The purine nucleoside 2-chlorodeoxyadenosine (CdA) is often used in leukemia therapy. Its efficacy, however, is compromised by the emergence of resistant cells. In the present study, 3 CdA-resistant cell lines were generated and characterized. Their ability to accumulate 2-chloroadenosine triphosphate (CdATP) varied, reflecting differences in activities of deoxycytidine kinase (dCK) and deoxyguanosine kinase (dGK). Nonetheless, the selected lines were uniformly resistant to CdA-induced apoptosis, as assessed by caspase activation and DNA fragmentation. In contrast, cytosols from resistant cells were capable of robust caspase activation when incubated in the presence of cytochrome c and dATP. Moreover, replacement of dATP with CdATP also resulted in caspase activation in the parental and some of the resistant cell lines. Strikingly, CdA-induced decreases in mitochondrial transmembrane potential and release of cytochrome c from mitochondria were observed in the parental cells but not in any resistant lines. The lack of cytochrome c release correlated with an increased ability of mitochondria from resistant cells to sequester free Ca2+. Consistent with this enhanced Ca2+ buffering capacity, an early increase in cytosolic Ca2+ after CdA treatment of parental cells but not resistant cells was detected. Furthermore, CdA-resistant cells were selectively cross-resistant to thapsigargin but not to staurosporine- or Fas-induced apoptosis. In addition, CdA-induced caspase-3 activation and DNA fragmentation were inhibited by the Ca2+ chelator BAPTA-AM in sensitive cells. Taken together, the data indicate that the mechanism of resistance to CdA may be dictated by changes in Ca2+-sensitive mitochondrial events.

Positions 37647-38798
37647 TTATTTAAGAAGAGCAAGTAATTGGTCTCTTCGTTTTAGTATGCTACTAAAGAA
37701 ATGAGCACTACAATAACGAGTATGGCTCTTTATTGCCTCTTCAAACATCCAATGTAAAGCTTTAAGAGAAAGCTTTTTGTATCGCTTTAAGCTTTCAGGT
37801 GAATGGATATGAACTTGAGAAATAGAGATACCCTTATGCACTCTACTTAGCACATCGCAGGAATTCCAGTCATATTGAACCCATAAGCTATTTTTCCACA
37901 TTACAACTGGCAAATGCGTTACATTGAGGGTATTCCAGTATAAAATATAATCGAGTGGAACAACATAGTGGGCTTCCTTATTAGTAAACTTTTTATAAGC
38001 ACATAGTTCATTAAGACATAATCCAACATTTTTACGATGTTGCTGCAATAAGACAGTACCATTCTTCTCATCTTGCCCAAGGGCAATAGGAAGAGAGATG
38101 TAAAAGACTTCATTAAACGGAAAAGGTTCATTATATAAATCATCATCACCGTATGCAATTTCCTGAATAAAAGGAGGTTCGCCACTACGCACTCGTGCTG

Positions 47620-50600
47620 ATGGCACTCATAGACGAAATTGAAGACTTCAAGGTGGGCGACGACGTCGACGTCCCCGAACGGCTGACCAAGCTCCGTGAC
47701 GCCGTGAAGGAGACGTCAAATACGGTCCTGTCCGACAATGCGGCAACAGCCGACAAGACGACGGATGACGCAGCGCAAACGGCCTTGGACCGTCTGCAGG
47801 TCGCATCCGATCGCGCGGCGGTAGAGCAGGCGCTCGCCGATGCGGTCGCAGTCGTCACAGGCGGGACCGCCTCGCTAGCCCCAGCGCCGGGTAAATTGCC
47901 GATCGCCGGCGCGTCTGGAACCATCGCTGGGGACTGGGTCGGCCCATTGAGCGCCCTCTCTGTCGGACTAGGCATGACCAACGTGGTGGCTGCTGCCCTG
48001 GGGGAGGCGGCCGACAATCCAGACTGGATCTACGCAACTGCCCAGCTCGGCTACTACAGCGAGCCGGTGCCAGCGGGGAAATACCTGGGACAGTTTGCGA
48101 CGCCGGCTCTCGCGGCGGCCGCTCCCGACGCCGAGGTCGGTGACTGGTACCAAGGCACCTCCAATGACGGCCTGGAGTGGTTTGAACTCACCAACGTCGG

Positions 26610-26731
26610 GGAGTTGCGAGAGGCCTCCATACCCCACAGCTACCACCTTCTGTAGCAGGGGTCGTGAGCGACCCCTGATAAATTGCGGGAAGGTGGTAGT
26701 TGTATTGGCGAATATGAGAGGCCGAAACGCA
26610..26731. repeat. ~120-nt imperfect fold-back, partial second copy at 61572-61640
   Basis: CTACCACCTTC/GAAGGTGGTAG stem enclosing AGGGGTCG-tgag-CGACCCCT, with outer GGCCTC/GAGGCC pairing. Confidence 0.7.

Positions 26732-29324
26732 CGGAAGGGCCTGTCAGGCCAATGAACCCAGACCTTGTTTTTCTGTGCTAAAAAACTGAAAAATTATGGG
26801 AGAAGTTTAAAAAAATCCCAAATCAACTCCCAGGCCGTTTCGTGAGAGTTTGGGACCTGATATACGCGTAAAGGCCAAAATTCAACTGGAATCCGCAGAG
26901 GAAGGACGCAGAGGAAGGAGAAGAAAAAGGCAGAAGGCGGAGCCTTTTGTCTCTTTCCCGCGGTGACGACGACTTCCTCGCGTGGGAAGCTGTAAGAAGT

ASJC Scopus subject areas
- Cell Biology